Trigger warning: This post references emotional and physical abuse.
It’s the back-to-school time of year, which always seems to arrive excessively early. Living in the colder Pacific Northwest, summer feels like it’s only getting started by mid-July when big box stores signal the return of fall by with campaigns selling backpacks, pens, notebooks, shower caddys, extra-long twin sheet sets, and all the other ephemera required of returning to school. And as we march towards the September, it’s impossible to escape stories in the news about the profound and emotional act of leaving one’s child at university for the first time.
I find myself stuck in the middle of these two audiences. Sherri and I don’t have children together of any age, so we aren’t buying school supplies for a return to the classroom, and we aren’t escorting any nearly-grown children at college. Reminders of this fact often make me sad, even if for brief moments until I am distracted by the many duties of everyday life. While I hope we will find a way to bring meaning and guidance to a child’s life, I don’t know for certain that we will have any back-to-school experiences beyond our own.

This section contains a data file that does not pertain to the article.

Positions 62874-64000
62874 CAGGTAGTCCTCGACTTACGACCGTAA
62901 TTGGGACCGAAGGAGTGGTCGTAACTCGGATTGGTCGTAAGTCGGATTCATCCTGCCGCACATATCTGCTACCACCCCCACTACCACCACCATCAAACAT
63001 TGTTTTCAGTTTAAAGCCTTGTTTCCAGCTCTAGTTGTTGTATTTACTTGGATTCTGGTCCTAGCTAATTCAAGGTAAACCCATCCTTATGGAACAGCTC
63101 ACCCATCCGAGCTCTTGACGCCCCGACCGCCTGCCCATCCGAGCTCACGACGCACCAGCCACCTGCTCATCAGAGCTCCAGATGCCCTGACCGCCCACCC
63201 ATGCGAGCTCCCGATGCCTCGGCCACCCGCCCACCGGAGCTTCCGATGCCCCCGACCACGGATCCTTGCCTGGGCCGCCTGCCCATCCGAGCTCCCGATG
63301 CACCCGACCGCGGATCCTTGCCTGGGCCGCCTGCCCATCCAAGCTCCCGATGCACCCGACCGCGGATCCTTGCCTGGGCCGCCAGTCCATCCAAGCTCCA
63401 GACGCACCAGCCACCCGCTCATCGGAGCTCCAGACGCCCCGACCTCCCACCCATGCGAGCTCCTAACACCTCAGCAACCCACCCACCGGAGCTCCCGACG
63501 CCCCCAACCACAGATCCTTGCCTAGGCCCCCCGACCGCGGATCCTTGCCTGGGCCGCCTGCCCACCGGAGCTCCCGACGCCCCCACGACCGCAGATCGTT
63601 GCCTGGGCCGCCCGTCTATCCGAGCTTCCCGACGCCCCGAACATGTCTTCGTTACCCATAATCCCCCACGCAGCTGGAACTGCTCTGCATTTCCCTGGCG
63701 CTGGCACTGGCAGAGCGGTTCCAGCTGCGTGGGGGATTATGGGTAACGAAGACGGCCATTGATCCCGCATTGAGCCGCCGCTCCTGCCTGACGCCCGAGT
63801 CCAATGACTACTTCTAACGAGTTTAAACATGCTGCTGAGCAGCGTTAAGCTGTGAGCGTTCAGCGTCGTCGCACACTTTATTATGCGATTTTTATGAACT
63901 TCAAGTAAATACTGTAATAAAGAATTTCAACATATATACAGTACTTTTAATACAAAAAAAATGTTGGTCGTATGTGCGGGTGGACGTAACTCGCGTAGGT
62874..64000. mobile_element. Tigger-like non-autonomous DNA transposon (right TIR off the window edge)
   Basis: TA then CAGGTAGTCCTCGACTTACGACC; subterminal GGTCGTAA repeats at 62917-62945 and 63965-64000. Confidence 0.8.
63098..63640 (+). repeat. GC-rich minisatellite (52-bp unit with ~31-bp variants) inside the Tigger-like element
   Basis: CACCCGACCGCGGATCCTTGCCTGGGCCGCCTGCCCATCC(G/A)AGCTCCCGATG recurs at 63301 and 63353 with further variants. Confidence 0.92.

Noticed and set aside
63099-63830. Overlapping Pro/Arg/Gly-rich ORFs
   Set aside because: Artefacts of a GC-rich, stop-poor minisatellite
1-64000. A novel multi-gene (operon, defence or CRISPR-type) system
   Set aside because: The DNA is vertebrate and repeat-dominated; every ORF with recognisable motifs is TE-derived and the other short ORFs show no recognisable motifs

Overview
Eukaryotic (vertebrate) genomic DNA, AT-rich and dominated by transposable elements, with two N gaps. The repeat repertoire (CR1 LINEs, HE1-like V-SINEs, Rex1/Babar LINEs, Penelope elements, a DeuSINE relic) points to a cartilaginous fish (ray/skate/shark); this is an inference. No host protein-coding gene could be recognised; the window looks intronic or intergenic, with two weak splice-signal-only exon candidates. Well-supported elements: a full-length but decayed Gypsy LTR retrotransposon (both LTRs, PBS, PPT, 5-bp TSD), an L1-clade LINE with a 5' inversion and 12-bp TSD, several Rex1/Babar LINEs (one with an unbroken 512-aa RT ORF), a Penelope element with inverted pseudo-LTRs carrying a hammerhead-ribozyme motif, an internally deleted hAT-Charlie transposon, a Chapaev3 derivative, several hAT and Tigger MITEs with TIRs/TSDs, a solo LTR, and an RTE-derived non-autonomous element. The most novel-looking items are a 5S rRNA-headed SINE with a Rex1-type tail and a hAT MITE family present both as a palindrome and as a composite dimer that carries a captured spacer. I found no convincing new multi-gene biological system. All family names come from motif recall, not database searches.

Stories about leaving for college can trigger a melancholy nostalgia for another reason: they remind me of the violent and abrupt way I left home many years ago.
I applied to three universities and was accepted to two: UC Davis and UC Berkeley. I was proud to have been accepted at UC Berkeley and it probably would have been my first choice. But like most decisions for which my father was gatekeeper, Davis was really the only viable selection. They offered me a full Regents Scholarship, which offset numerous parental threats around not supporting me financially, and the campus was located close enough to home that my father felt comfortable sending me there. The plan might even have been for me to commute to Davis until I won the scholarship and was accepted into the residential Integrated Studies program. In any case, during the summer of 1997 I was working at Radio Shack full time. With wages from that job, I did college back to school shopping on my own.